"It's amazing what you can learn while you're not talking." - Skydivesg

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@brian
Well it is a bit of a head scratcher. All the requirements are posted on the wall on carefully designed progression posters and that's the way it is. The A CoP application just has a signoff for the 5 (passed) RW jumps so nobody is any wiser. Only the instructors from time to time remember that it isn't quite like the CSPA system.

I haven't polled other instructors lately but it can take a few repeats to pass the tougher RW levels. Still, instructors try to look for a very basic capability and not insist on perfection.

For the B, instructors get a little tougher on seeing the same skills demonstrated to a higher standard.

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Thanks Peter. I'll let the discussion get back to teaching side slides - I don't want to hijack the thread. Looking forward to what others have to say on the topic.
"It's amazing what you can learn while you're not talking." - Skydivesg

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A coach I really like explains it this way:

Your hands and feet form 4 corners of a rectangle. Wherever your center of gravity is within that rectangle is the direction you want to go. So when you bring R hand and R leg in and push L hand an L leg out (like in your drawing), you're biasing your CoG on the right side of the rectangle, and you're going to go right.

Indeed, this explanation works for forward and backward motion just as well as sidesliding. (Turns are a slightly different story but if you think about it, it's a good way of teaching why centerpoint turns work the way they do.)

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BIGUN


This is exactly how I teach side slides. You can also add a slight bit of paddling with the forearms and elbows once they get the leg and knee move down. This technique only works if you are teaching the proper leg/knee turn and keeping a straight spine. (no looking over the shoulder or elbow in the direction you want to go)

When newer jumpers attend my tunnel camps, I spend a fair amount of time breaking habits they learned on their progression to what ever license they have or need. The disadvantage of learning the "push off the wall" technique (which -like most long time jumpers - is how I originally learned) is that when we are doing FS, we want to use our hands and forearms primarily for taking and presenting grips.

By using the old school technique we are out of the best body position for grips, when we finish our slide. We then spend extra time getting back to our neutral body position. As you can see in this video, once the person has stopped the move they are immediately ready for grips.

I heard BC in an interview say he would like to see a more up to date and unified method for teaching these skills to people early on, so they don't have to relearn them once they get further down the road.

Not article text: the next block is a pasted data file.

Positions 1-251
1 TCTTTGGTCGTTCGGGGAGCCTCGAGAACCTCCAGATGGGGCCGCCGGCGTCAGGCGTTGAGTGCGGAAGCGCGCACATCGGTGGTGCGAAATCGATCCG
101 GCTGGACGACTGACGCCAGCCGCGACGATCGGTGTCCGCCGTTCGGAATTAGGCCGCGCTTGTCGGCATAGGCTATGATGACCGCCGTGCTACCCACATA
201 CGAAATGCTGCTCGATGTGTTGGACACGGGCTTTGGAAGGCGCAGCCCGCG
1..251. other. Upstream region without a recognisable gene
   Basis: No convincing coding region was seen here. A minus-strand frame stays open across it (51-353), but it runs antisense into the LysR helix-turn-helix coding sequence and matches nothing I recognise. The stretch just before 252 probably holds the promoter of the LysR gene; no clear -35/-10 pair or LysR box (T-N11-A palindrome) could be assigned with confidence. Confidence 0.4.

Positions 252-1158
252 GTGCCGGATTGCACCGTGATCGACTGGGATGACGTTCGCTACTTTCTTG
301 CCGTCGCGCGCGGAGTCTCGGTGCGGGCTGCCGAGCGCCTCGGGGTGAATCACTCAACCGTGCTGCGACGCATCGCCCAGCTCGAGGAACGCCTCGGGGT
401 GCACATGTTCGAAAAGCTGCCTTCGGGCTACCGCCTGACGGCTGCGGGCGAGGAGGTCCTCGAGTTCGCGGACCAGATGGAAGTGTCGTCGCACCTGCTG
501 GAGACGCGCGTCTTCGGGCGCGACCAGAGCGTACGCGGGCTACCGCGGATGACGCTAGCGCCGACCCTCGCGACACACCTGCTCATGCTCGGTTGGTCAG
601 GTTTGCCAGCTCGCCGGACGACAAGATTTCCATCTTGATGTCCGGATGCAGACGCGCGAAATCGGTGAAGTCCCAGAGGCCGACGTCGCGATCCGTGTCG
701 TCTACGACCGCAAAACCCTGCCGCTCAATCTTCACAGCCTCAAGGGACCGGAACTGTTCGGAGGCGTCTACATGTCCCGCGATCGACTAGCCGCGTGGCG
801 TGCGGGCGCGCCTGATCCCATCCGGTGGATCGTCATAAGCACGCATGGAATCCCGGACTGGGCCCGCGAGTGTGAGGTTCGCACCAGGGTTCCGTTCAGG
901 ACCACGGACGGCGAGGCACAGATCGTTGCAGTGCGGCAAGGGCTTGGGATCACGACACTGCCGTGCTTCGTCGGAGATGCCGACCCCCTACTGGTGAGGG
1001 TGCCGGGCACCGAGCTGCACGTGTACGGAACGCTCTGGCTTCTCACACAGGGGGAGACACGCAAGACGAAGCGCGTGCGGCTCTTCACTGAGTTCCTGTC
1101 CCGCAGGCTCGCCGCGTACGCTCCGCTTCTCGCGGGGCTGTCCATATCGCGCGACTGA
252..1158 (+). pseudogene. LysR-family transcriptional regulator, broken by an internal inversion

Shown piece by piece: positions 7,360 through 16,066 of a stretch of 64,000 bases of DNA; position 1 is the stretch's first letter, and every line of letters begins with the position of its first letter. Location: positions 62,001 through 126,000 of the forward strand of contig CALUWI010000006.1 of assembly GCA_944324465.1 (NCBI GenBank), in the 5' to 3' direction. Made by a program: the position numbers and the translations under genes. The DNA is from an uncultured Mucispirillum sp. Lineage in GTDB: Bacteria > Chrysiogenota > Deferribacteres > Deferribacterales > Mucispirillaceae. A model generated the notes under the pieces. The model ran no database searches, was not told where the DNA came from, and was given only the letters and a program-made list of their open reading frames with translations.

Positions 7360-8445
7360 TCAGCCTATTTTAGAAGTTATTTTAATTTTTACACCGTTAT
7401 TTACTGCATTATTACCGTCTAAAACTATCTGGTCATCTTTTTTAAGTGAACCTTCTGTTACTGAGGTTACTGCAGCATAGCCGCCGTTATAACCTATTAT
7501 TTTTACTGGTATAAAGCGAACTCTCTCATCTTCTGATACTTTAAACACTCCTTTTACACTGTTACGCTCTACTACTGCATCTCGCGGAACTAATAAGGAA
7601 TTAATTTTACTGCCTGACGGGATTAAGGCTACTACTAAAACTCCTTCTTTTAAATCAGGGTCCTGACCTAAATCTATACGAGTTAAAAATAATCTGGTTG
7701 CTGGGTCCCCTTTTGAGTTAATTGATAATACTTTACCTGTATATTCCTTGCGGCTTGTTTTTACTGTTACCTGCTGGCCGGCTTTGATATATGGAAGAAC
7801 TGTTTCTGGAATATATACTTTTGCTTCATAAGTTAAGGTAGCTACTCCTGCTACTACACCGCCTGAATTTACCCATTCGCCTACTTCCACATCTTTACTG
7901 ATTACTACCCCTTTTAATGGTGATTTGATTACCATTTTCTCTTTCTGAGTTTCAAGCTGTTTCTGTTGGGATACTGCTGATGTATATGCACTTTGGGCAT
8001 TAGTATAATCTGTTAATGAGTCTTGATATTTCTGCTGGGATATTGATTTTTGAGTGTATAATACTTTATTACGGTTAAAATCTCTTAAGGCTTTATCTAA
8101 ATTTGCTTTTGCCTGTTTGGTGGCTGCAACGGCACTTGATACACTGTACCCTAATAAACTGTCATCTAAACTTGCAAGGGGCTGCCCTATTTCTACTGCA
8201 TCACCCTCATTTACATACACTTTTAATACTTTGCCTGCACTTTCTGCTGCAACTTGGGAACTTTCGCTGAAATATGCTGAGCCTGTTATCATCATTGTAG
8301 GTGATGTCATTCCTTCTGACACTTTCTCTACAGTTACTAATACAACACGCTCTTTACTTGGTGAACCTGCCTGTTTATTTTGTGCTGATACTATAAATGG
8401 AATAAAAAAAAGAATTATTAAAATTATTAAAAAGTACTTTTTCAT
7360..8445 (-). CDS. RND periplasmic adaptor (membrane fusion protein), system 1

I have no doubt many will say that this is too advanced - but I disagree. I honestly believe it doesn't take any more time or effort to teach them the correct way - right out of the gate.

It's my experience the instructors who argue this, are those who don't have these new technique skills themselves.

Good on you PC for asking
Be the canopy pilot you want that other guy to be.

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Skydivesg

he would like to see a more up to date and unified method for teaching these skills to people early on, so they don't have to relearn them once they get further down the road.



That's a topic on its own that applies to many skills taught!

Does one start with a simple method to make it quick to teach and learn, and later transition to a trickier more advanced method? Or use only the more modern advanced method from the beginning?

At smaller DZ's it can be tough to get good information to trickle down, even in the era of youtube.

So far in this thread I've learned that the 'push to the side' sideslide is both a very handy technique and an antiquated technique (...depending on one's requirements). No simple answers. :)

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Skydivesg



This is exactly how I teach side slides.
.
.
.
.

I have no doubt many will say that this is too advanced - but I disagree. I honestly believe it doesn't take any more time or effort to teach them the correct way - right out of the gate.

It's my experience the instructors who argue this, are those who don't have these new technique skills themselves.




I have the same experience here as Skydivesg when teaching mantis camps in the tunnel. The technique does translate to teaching it anywhere and worth teaching right the first time.